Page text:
A Basic Glossary of Terms
for English Enamels on this Website

Bodkin A flat two-side needle with a slot in the larger end (which might be used to fish a ribbon through a camisole.)

Bonbonnière A box for sweets or candies.

Bombé A bulging shape, usually of the sides of a early box having a gilt-metal foot rim.

Bottle-Ticket A wavy-shaped label usually for wine or scent that hangs on a chain around the neck of a bottle.

Cartouche Generally means a wavy scalloped shape.

Cloakpegs A decorative knob that screws into a wall to hang a coat. (In America they were used as Mirror Rests to support a looking glass.)

Chamfered When a corner is cut off and flattened out to make a beveled edge.

Chased A metal is worked or "chased" by the enamel artist which gives it a three-dimensional effect because the metal is not removed, as opposed to engraved decoration where the metal is removed.

Châtelaine An object clipped on at the waist of the person wearing it which has a series of chains that contain useful things: Necessaires, Keys, Etuis, Watches. (Often worn by the Housekeeper to showher position in the household.)

Chinoiserie Usually decoration in the Chinese manner.

Diapering A crisscross pattern of diamond shaped lines usually associated with raised dot enamel decoration.

Embossed When the object is molded in relief (often pressed molded).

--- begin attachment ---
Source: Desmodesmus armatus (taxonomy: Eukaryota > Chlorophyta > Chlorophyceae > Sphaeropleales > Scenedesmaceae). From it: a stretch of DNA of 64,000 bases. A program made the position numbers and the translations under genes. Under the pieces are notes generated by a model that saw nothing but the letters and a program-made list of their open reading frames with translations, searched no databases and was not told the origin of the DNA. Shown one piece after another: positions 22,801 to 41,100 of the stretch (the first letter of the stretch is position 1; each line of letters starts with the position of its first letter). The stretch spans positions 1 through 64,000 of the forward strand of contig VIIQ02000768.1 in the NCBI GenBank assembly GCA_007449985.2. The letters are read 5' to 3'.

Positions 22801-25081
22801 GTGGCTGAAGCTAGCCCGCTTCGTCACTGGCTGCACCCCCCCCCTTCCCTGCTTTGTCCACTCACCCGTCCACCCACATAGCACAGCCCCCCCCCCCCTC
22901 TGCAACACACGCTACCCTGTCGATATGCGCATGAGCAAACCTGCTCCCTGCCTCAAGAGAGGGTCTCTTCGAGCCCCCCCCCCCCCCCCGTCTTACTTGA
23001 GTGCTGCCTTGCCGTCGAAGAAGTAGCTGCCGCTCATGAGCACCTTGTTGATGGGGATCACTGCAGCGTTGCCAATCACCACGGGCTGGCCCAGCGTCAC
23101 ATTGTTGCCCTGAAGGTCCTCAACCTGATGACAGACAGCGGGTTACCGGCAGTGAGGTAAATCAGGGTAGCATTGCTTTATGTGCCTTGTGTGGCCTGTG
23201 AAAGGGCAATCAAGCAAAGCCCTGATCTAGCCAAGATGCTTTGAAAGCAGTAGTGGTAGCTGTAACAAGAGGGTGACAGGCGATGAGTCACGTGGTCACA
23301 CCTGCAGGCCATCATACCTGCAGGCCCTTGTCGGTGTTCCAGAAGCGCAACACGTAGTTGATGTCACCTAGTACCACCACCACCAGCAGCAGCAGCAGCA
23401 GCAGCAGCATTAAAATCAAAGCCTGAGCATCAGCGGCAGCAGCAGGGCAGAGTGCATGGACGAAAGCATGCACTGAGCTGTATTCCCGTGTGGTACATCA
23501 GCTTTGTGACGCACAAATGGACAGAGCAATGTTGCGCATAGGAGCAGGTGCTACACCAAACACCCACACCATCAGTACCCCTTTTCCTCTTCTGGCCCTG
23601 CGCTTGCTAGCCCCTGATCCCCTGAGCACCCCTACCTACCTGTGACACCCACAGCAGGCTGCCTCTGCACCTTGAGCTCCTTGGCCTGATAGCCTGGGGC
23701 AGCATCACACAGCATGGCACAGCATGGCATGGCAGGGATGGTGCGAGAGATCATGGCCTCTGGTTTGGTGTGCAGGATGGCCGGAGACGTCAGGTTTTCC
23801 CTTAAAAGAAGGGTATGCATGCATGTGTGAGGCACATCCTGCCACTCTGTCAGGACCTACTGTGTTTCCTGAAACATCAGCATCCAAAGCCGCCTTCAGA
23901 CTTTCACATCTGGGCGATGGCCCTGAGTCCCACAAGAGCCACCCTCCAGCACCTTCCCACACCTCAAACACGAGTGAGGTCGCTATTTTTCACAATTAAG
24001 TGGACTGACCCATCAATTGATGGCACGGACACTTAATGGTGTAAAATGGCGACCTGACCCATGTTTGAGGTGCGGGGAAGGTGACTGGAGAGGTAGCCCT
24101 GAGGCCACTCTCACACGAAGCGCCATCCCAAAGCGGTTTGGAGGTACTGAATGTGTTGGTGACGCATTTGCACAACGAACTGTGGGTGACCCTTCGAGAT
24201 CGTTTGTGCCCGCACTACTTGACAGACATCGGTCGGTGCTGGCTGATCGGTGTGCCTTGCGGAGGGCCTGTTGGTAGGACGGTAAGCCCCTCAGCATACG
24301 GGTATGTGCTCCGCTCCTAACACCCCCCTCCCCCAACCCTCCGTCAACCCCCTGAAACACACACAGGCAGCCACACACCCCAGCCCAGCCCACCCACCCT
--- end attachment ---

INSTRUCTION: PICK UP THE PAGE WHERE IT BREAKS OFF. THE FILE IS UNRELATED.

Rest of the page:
En Cage Enamel object made within a metal cage.

Etui A fitted-out box or container, i.e., etui for spectacles, etui for ascent bottle, etui for a manicure set.

Grisaille Usually means painted or decorated in tones of gray or black.

Japaned A varnish or lacquer type oriental decoration most often associated with Pontypool metal and enamel work in England.

Medallion An area or a reserve on an enamel surface that is usually round or oval in shape and is used for decoration.

Nécessaires The generic term in English Enamel is Etui. A Necessaire is most often an oblong hinged object that holds things that a Lady finds "necessary": manicure, sewing, writing objects.

Putti Little Loved-Ones (Italian) or Cherubs (French)

Patch Box A small box (usually less than two inches in length) with a polished steel or blown glass mirror in the lid that contained flesh-colored patches to cover a skin blemish or pock mark. They were later darkened and became fashionable as "beauty-spots".

Transfer-print In enamel, a method of taking a decoration from an engraved copper plate via delicate transfer paper and ink, firing it onto an enamel surface - first thought to be introduced by the work at Battersea (the York House factory, London).